Benefits of Risk Analysis • RISK MANAGEMENT is a COMPONENT of PRINCE2 for planning, resourcing, monitoring, controlling risks and is required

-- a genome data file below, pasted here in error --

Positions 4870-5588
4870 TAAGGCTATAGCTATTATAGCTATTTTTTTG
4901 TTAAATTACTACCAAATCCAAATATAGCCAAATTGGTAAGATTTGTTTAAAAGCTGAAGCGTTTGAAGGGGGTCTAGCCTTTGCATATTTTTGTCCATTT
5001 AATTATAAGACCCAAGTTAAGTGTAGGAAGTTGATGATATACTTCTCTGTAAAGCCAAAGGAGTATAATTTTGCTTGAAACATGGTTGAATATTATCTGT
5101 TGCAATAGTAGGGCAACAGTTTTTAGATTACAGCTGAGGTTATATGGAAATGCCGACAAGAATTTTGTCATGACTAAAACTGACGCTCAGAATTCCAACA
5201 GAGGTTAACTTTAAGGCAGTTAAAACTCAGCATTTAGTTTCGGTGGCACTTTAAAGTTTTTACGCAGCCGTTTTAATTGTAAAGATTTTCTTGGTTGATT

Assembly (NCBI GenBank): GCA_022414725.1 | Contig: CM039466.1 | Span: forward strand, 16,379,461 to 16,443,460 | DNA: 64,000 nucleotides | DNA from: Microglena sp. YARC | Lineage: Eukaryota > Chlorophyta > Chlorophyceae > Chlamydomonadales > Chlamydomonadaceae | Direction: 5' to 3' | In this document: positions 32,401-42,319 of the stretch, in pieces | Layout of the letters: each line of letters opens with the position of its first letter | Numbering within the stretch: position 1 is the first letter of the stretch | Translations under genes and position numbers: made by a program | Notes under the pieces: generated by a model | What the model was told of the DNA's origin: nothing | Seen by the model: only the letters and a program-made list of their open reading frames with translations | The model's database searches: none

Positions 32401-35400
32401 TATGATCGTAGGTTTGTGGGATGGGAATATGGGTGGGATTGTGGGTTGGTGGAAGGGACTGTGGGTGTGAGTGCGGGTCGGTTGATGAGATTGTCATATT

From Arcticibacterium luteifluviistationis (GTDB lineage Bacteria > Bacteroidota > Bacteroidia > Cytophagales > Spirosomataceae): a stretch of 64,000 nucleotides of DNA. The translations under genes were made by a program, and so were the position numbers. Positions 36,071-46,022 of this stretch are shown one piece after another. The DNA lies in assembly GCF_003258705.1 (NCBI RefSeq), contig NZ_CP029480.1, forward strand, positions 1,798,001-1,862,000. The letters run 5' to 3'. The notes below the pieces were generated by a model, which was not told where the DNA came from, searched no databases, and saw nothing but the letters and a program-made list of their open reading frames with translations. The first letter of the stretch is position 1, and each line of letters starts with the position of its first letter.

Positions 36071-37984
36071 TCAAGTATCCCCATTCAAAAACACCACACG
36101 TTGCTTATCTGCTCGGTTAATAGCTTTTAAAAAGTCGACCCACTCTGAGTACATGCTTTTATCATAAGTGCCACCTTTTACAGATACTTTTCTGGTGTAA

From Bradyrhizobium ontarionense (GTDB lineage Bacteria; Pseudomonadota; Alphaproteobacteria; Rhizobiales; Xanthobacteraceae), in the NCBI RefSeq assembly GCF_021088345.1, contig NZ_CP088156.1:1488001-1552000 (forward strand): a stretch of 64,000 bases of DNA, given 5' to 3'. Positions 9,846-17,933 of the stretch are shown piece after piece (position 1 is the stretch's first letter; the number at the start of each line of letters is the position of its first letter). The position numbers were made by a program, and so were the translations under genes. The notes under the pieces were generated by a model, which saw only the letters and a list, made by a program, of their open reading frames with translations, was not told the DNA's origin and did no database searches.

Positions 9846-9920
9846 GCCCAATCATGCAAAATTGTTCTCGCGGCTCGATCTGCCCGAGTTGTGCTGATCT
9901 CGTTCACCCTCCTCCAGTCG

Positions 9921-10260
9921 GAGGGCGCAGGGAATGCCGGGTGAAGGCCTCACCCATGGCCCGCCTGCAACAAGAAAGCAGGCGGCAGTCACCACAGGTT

to be applied to every PRINCE2 project. • Risk Exposure ( quantification ) • Quantifying risks in terms of the product of the likelihood of the risk maturing and the negative impact made by the outcome. RE = likelihood X impact • Risks should be surfaced ahead of time. The first time is before the project sta rts. Then risk identification should occur throughout the project on an ongoing basis. There is no reason to hide or shy away from the exercise - the customer d oes not expect the project to be risk free. • If team members are familiar with the circumstances of the project, they can tak e an active role in identifying and evaluating project risks. Joint participatio n can help identify project risks, lay out effective actions to manage the risk and provide consensus and buy-in for execution. • Note that there is a concept of opportunity risk or positive risk. In these inst ances, the Project Manager or project team may introduce risk, to try to gain mu ch more value later. For instance, the team may spend time to relocate together because they think the close collaboration will result in productivity savings o ver the life of the project. This is an example of intelligent risk taking • an issue is a current problem that must be dealt with, • a risk is a potential future problem that has not yet occurred. • Without getting into fractions, a risk has between a 1% to 99% chance of occurri ng. If an event has a zero percent chance of occurring, then it should be ignore d. If it has a 100% chance of occurring, then it is a fact (and perhaps a constr aint). When practising risk management, be sure to focus on the risks and not on facts and non-events • All projects have some degree of uncertainty due to the assumptions associated w ith them and the environment in which they are executed. Although the risks cann ot be eliminated entirely, many can be anticipated and resolved ahead of time • Risk Analysis – • The purpose of risk management is to identify the risk factors for a project and then establishes a risk management plan to minimise the probability that the ri sk will materialise • Identification – capturing/catalogue potential risks – unique allocation numbers an ownership details. • Estimation – qualitative assessment establish the likelihood of risks occurring an d their impacts • measuring the likelihood and impact of each risk – category of risk (project or bu siness) • Probability impact grids/matrix impact V’s probability can provide a common baseli ne for risk classification tables • Decision trees, distribution “humps”, Monte Carlo “S-curves (time and cost impacts) end reports, risk registers • Evaluation – assessing if any of the risks are acceptable or the actions required for management of the risk • Risks mitigation – identification of remedial action, segregate those that only re quire monitoring, fallback plans for those risks that actually occur despite mit igation actions. • Risks are closely related to the Business Case and are monitored throughout a pr oject. • Monitor the risk - In this case, the Project Manager does not proactively mitiga te the risk, but monitors it to see whether it is more or less likely to occur a s time goes on. If it looks more likely to occur, then the team must mitigate it at a later time. This approach can work for serious risks that are not likely t o occur. Rather than put a plan in place immediately, the Project Manager create s a plan only if it looks likely that the risk will occur. The advantage is that scarce resources are expended only on those risks that are likely to occur. The disadvantage is that the delay in mitigating the risk might make it less likely that the risk can be successfully mitigated in the future. • Risk Log is …created in SU4 (brief along with business case) and referenced in DP